Dr. Okwaro’s project explores the policy and programmatic gaps in Family planning (FP) and Urban Development with a view to identifying intersections and points of convergence that can be exploited for effective policy formulation and implementation in  the county of Nairobi, Kenya, focussing on the urban poor living in informal settlements.

 

Kenya has a devolved system of government comprising the national government and 47 units or counties.  Nairobi is the largest county with a population of 4.4 million, 56% of who live in informal settlements, according to the 2019 Kenya population and housing national census. Since the Kenyan constitution stipulates that resources be allocated based on population numbers, Nairobi County receives the largest proportion of national resources to provide services. Moreover, Nairobi hosts a number of local and international nongovernmental institutions, including UN-Habitat, that support the government’s multi-sectoral approach to provision of essential services. Nairobi county thus provides an opportune setting for this study which explores policy planning and programme implementation in family planning and urban development, examining the ways in which the multi-sectoral approach operates in a devolved system of governance where policy planning and implementation are executed by different tiers of government. 

 

Through a focus on the barriers to the integration of family planning and urban development policies and programmes, the study examines the evolution of policies and budgetary flows and the abilities of each tier of government to raise resources, as well as the gaps that emerge along the policy formulation-policy implementation trail to suggest ways to create synergies. This will be done through a finely grained analysis of current and past policy documents, Key Informant Interviews (KIIs) with policy formulators and implementation stakeholders and a monitoring of public debates by policy makers and implementers in the two sectors. 

 

The findings from this study are expected to shed light on the evolution of policies in FP and Urban development and the logic and evolution of budgets proposing ways in which synergies can be created for effective policy formulation and implementation. A very similar study by another Fellow, Sunday Adedini, on Nigeria is expected to allow some comparative analysis between the two countries.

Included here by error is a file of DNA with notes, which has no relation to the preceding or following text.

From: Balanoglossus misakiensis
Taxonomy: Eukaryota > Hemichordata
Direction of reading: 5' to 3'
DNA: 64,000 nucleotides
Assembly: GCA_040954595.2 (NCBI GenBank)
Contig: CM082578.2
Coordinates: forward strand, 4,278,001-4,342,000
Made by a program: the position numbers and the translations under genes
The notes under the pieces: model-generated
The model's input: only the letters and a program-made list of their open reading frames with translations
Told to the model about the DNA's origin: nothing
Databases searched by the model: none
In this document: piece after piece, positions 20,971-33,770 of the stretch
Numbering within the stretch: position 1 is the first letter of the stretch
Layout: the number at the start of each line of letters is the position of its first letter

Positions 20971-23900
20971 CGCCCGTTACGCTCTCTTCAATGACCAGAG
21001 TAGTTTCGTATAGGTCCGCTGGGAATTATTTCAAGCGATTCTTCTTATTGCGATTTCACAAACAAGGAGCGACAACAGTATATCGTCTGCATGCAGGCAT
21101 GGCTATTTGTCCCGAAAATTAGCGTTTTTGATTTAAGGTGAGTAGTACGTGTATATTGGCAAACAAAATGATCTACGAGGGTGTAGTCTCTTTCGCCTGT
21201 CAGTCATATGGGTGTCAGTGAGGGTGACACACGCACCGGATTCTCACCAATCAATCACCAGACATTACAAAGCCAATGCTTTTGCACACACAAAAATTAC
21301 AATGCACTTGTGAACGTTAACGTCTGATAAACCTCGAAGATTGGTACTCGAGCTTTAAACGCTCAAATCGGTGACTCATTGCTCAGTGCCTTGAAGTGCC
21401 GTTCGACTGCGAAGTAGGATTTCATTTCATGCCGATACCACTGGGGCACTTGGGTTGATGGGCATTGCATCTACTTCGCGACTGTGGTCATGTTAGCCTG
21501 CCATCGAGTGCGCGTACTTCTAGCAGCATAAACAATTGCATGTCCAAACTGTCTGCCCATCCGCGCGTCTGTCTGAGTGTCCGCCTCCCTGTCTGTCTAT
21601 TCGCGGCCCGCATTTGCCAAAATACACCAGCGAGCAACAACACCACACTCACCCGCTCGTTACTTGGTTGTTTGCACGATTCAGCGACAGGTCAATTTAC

Dr. Idrissa Ouili, Institut Supérieur des Sciences de la Population (ISSP), Université Joseph Ki Zerbo, Burkina Faso, on  Fertility and multidimensional child poverty: Intra urban disparities in Ouagadougou. 

 

Dr. Idrissa Ouili, completed doctoral studies in Economics at University of Montreal (Canada) and is assistant professor at Institut Supérieur des Sciences de la Population (ISSP) of Université Joseph Ki Zerbo. He directs the Ouagadougou Health and Demographic Surveillance System (Ouaga HDSS). He also has a master's degree in Statistics and Econometrics from University of Toulouse (France). His expertise lies in econometric analysis of population issues (education, poverty, family planning and reproductive health)  and impact evaluation of population and reproductive health programs and policies. His research interests include methods to measure inequality and multidimensional poverty and assess their effect on education, health and family planning in developing countries. He is also interested in conflicts and their effects on child outcomes.

 

His project will focus on fertility and multidimensional child poverty in Ouagadougou. The general objective of this project is to study  the impact of fertility on multidimensional child poverty in a context of high urbanization (with a heterogeneous urban population) associated with persistently high fertility in Ouagadougou , the capital of Burkina Faso. He will specifically investigate which dimensions of the child multidimensional poverty index are most affected by high fertility in formal and informal settlements of Ouagadougou, and the role that family planning could play in reducing multidimensional child poverty. This research should result in  policy recommendations to city authorities for a better synergy among urbanization, fertility and family planning needs. The work of another Fellow from ISSP, Moussa Bougma, is also on Ouagadougou, and these combined efforts are expected to help multiply the policy impact of this study.